Kauai begins cleanup and repairs as long-gone sun returns
LIHUE » Work crews were out in force yesterday assessing damage and making repairs during the first sunny day in more than a month on the Garden Isle.
While much of the island began to return to normalcy, some of Kauai's top tourist attractions were still closed to the public as workers waited for the areas to dry out.
While county work crews were out fixing potholes across Kauai, Polihale State Park on the west side of Kauai and the Na Pali Coast State Park remain closed due to flooding and minor landslides. The dirt road to Polihale is littered with potholes, while reports of a mudslide have kept the Kalalau trail closed to hikers until state workers can assess the damage, state officials said.
Kokee Road, one of two access ways to Waimea Canyon and Kokee State Park, was reopened Sunday after crews spent several days clearing mud from the roadway, county officials said.
Two county roads are partially closed because of road damage. One lane on Punee Road in Omao, and Kule Road, which is only open to local traffic, will be closed until continued dry weather allows crews to make repairs, county spokeswoman Mary Daubert said.
Meanwhile, the county is turning to the state and federal governments for a hand to start debris removal in the Wailapa area, where the Ka Loko dam broke March 14.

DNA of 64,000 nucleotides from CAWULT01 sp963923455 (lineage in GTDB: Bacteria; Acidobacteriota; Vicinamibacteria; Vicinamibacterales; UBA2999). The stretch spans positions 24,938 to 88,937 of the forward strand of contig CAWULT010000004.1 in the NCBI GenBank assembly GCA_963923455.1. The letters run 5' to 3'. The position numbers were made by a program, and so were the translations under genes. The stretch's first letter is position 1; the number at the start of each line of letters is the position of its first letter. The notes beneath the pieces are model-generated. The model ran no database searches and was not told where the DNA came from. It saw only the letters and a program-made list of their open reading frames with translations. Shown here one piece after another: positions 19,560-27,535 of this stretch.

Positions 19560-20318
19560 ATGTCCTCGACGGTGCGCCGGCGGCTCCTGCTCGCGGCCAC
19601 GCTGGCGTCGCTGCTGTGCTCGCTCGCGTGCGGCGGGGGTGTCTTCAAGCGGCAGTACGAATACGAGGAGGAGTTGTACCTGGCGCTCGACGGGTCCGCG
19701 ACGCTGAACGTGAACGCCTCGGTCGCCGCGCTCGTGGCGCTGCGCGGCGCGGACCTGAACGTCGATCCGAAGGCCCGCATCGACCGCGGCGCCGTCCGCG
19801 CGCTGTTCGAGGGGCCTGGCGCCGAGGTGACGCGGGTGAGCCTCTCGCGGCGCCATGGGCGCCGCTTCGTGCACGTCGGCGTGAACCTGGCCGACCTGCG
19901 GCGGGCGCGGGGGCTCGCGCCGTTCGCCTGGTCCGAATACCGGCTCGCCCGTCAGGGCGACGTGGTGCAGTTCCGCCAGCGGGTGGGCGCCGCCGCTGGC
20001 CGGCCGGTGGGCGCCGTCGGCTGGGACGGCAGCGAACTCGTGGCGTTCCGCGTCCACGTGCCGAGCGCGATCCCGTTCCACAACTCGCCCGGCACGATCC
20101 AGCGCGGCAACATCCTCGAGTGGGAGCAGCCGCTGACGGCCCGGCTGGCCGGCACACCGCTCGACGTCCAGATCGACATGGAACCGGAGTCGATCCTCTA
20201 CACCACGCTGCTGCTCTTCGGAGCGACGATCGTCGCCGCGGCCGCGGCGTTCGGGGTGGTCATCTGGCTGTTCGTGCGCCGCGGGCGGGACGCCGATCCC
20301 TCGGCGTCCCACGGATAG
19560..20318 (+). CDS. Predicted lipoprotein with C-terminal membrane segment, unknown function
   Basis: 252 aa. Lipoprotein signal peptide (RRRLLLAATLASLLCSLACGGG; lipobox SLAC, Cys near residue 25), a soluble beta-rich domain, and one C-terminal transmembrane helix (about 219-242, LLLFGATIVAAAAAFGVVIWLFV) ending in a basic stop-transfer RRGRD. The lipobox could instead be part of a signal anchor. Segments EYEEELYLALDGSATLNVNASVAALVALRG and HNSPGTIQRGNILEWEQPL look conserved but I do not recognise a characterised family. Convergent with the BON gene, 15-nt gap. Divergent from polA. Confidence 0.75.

Residents have reported a horrible stench and swarms of mosquitoes, making the area virtually uninhabitable.
While there is no time frame to start the cleanup, Daubert said the county is working to request funds from the Natural Resources Conservation Service and matching funds from the state emergency fund.
In a press release, Kauai mayor Bryan Baptiste said, "We understand the sense of urgency in dealing with this situation."
As of yesterday most of Kauai's county parks were open, and Lydgate Park, which had been closed for a week because of a sewage spill, was open.
Even Lydgate's snorkeling pools, which had been closed all last month after they were inundated with debris, will likely be reopened this week, said Dee Morikawa, county parks office manager.
A contractor has been removing the tons of logs, dirt and other flotsam deposited from the mouth of the nearby Wailua River, Morikawa said.
A few ball fields still remained closed, however, as they drain out, and bathrooms at Haena Beach Park on the North Shore were closed. Morikawa said that they are likely to remain closed for a while, and portable toilets have been provided.